My sister-in-law works in the mortgage department of a very large respected bank.  I recently asked her at a family function why the bank she works for wants my house back so badly. 

I explained how I wrote and submitted three application packets to the bank.  The first one was "lost" but I insisted that the women look one more time and she was able to find it.  She said she would make sure it got to the right place. 

Two weeks later I received letter that I was rejected because I did not submit all the material.  I called again and a representative said that the problem was that both my wife and my signature was not on all the forms.  I found my copies, signed them all, put the loan # on each page and faxed it this time.

In the interest of time, I will not describe each telephone conversation.  There have been at least a half dozen phone calls.  What stuck me as odd was that each representative was so inept.  One insisted my gross income was needed on the financial form instead of net.  She finally agreed that that would not make sense and made a phone call.  She than said I need to re-submit everything anyway because it was past the deadline. 

Almost eight months later and multiple phone conversations and resubmissions I finally received a HAMP offer that was over $200 dollars MORE each month than my original mortgage payment.  In the mean time, during one of the calls, a representative approved me over the phone for some three month trial thing which sounded great.  I got a small reduction in monthly payments and the due date allowed me to not start making the payments for two months.  But each month during the trial period, I continued to get threats of foreclosure and the balance of the trial payments were not applied.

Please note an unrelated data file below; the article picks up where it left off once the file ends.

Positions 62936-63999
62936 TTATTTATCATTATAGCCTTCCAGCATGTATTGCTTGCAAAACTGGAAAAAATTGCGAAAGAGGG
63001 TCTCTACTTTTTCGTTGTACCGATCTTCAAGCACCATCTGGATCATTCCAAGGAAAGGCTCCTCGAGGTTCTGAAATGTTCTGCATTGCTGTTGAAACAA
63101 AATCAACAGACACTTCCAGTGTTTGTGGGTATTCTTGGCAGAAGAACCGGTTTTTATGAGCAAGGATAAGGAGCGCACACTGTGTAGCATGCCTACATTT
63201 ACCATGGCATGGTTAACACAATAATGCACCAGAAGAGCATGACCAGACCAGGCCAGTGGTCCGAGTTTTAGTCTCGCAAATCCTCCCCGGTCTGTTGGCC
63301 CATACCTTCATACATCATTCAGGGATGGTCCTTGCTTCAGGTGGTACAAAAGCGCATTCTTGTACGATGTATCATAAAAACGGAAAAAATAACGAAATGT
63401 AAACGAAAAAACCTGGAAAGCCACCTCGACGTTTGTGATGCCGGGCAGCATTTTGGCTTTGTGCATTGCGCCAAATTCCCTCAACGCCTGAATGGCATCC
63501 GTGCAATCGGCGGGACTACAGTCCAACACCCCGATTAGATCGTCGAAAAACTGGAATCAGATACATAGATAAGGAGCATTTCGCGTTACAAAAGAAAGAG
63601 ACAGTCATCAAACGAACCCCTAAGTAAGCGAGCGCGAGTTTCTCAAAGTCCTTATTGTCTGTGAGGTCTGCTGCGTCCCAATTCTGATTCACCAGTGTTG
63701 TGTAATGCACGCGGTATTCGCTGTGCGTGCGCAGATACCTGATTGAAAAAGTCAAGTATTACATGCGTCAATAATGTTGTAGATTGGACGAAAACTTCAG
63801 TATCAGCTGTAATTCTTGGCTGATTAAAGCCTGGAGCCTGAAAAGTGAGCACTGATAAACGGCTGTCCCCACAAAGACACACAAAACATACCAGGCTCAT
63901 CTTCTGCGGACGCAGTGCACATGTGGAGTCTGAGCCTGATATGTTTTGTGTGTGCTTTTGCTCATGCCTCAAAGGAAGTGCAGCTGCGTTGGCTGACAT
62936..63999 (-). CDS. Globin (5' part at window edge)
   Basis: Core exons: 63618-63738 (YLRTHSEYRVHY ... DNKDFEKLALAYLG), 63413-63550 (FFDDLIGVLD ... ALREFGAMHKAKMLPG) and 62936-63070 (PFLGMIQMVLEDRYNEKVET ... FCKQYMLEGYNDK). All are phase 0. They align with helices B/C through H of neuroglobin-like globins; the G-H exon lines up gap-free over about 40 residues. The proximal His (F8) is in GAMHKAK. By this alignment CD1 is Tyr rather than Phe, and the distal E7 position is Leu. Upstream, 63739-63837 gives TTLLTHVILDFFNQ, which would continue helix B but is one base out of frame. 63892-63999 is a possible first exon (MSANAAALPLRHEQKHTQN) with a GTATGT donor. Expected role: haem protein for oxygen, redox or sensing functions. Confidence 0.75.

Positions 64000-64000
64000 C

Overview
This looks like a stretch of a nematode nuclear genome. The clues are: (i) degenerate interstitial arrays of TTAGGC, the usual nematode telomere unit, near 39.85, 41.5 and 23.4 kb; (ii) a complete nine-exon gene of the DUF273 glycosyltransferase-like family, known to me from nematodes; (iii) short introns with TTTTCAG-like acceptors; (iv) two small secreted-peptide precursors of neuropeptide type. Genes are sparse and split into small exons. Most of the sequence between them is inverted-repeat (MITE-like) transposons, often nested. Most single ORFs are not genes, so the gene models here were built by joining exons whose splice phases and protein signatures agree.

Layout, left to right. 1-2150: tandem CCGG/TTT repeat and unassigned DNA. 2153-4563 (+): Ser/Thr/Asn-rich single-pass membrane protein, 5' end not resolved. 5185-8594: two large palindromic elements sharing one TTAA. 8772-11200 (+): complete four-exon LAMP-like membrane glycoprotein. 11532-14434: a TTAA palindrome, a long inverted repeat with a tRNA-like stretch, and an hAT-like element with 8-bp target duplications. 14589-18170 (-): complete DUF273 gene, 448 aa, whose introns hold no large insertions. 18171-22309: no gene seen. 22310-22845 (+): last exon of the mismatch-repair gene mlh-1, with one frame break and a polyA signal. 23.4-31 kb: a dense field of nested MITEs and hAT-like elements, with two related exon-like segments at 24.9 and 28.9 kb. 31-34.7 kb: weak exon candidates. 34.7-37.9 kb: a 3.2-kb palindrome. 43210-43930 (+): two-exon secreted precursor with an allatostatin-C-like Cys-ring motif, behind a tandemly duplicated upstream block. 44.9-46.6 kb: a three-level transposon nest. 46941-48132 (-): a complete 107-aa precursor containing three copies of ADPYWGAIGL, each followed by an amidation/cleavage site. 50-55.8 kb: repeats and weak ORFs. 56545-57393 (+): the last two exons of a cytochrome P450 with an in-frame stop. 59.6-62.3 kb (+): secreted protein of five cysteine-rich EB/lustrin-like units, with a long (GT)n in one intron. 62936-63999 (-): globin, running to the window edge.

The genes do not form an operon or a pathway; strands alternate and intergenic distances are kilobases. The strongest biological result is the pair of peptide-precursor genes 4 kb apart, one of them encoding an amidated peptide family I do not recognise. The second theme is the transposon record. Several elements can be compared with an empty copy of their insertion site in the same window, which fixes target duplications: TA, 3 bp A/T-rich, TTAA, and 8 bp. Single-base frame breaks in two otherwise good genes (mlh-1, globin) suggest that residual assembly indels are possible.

Where is the money?  They explained it is in escrow and not to worry.  A bank representative said over 80% of the applicants don't make it through the trial period anyway. 

Back to my sister-in-law. I said it is obvious the bank is not taking any of these programs seriously.  The attitude seemed to be that the incentive the bank received for processing these applications did not cover the cost of their time and I and apparently 80% of us were dead beats anyway.  I figured the bank probably wanted the house to go into foreclosure because the value of the house was around close to the amount of my mortgage with them since they were my primary.  It was with the addition of my second mortgage that my payments exceeded the value of the home.  That is probably more appealing to the finances then a mortgage reduction.  

My sister-in-law said the problem was that I was thinking like a borrower instead of a lender.  I told her I would stop thinking like a borrower if the bank started thinking like an institution that is getting government money to help people avoid foreclosure.  She then became agitated and said "maybe you just need to learn how to live within your means and budget your money better".  She is right about that, my wife and I are the first to admit that we made some big mistakes.  I guess we had an inflated sense of entitlement. I can't help but wonder if the bank executives need to re-evaluate their own sense of entitlement.  This is not about politics and saving face by ensuring that a "socialist takeover of the banking system" does not work.  I just want to keep my house.